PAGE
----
Beat The Back To School Blues

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It is once again that dreaded time of year... no it is not tax season...it is back to school season.  It is time to put away the out door furniture, put the beach chairs in storage and get organized for the upcoming school year. 

Of course summer, like all good things, must come to an end.  And this is not necessarily a bad thing. Our kids need to get down to business and focus on the task of learning and developing work ethics.  Life is not all fun and games and the sooner that children learn there is a time to play and a time to work hard the better. 
So, we all agree that that school is good and we don't want our kids to become fun loving party animals but instead effective human beings.   Unfortunately awareness and belief in the fundamental truth that kids need to go to school does little to ease the blow of transition from play to school mode.  What will make the back to school period less stressful and chaotic is implementing a few of the parenting tactics below:
  1. Begin to add more structure to the day for the week or 2 leading up to the first day of school.  If you are driving a car at 70 miles and hour, it is best to not slam on the breaks but instead to slowly come to a stop.
  2. Tighten up bed time routines and wake your kids up at a time near when they will need to wake for school.  Sleep hygiene is critical for all of us. Parents need to get a good night of sleep just as badly as their children. ( So, for me, I am going to have to break my bad summer time habit of Real House Wives marathons once the kids are sleeping soundly in their beds).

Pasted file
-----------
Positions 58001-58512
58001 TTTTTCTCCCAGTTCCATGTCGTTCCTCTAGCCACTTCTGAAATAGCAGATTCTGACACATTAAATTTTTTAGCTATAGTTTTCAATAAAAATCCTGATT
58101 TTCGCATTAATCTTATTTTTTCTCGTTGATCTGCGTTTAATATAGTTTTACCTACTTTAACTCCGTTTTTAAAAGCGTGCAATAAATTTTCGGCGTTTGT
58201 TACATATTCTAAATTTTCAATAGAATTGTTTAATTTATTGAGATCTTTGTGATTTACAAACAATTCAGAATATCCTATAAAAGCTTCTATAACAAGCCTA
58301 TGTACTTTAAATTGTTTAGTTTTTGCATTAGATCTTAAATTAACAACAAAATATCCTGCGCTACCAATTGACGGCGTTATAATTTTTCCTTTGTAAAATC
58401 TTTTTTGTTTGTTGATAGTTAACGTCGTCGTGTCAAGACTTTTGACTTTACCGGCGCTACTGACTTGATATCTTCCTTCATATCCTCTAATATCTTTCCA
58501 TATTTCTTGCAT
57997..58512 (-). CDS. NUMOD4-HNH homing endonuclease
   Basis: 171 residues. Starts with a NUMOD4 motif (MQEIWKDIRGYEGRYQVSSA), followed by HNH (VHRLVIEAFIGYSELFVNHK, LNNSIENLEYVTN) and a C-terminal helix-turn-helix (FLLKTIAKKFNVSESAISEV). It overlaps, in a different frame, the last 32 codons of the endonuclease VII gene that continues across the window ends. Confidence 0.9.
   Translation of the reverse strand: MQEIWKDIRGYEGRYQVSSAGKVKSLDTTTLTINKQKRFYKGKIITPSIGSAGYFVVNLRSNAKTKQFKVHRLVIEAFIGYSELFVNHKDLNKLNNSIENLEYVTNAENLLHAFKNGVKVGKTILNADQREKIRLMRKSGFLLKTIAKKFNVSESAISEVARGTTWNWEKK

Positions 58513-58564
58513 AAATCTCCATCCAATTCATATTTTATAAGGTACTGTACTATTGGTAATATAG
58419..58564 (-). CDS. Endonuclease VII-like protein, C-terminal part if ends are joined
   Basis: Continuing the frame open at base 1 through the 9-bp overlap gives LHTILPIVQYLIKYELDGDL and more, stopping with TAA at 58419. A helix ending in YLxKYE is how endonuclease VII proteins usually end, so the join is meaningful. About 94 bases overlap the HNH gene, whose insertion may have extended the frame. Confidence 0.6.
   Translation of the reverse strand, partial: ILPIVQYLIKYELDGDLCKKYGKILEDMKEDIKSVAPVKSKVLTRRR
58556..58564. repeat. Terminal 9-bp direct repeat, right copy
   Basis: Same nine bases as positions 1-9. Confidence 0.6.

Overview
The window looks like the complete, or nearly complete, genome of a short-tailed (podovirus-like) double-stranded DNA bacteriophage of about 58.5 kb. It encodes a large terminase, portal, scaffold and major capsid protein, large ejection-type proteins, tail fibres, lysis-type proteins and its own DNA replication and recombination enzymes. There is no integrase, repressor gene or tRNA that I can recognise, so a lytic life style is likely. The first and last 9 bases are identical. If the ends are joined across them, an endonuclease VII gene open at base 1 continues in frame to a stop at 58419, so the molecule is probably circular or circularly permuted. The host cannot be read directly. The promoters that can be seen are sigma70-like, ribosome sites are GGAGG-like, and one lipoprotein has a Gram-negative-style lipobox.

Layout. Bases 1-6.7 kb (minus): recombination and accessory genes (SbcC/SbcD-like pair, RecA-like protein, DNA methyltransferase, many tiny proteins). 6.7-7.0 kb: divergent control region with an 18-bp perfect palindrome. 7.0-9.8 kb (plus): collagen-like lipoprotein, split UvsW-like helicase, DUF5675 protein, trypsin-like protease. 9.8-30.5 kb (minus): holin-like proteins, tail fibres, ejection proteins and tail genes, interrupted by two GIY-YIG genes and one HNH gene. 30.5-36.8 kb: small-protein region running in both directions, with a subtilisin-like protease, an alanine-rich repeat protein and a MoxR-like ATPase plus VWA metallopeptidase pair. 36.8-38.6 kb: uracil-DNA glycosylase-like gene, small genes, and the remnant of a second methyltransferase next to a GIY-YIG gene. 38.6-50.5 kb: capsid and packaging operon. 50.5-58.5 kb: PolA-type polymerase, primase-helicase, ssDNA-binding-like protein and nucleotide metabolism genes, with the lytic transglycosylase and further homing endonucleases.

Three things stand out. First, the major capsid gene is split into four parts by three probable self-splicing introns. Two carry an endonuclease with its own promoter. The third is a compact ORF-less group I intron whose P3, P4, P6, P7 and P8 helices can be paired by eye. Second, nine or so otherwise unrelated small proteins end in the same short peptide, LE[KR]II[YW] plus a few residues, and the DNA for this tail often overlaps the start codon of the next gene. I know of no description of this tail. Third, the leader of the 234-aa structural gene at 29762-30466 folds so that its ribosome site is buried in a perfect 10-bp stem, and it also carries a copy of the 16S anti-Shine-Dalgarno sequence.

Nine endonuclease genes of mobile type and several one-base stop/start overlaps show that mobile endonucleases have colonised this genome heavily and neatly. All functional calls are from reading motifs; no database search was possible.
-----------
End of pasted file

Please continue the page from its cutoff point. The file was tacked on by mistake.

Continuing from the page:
3. Schedule some family reading and learning moments, where all family members practice "putting their thinking caps on" for a few minutes and exercise their brain muscle.  Explain to them that just like they need lots of exercise and good nutrition to be healthy, they also have to feed their brain yummy snacks of interesting information and new knowledge. 
  4.  Talk to your kids about any positive back-to-school memories that you have and try to foster a sense of excitement about what is to come and all the magic of learning that they will experience. 
  5. Each child reacts to returning to school differently. Some will have a smooth and uneventful return while others will experience some bumps in the "back to school" road. It is impossible to predict with perfect accuracy what challenges your children may or may not have.  But if you know your kids are slow to warm up and struggle with transitions, it is fair to assume the beginning of anything will be a bit rocky.  The good news is,  sooner rather than later, your child will get comfortable with their new routine and open up to the experience.
If your child is struggling excessively with returning to school and exhibiting symptoms such as refusing to get dressed or refusing to leave their room or claiming to be sick and experiencing stomach aches and headaches that can't be medically diagnosed, it may be helpful to contact a mental health professional who can be of assistance in setting your child up for a successful school year.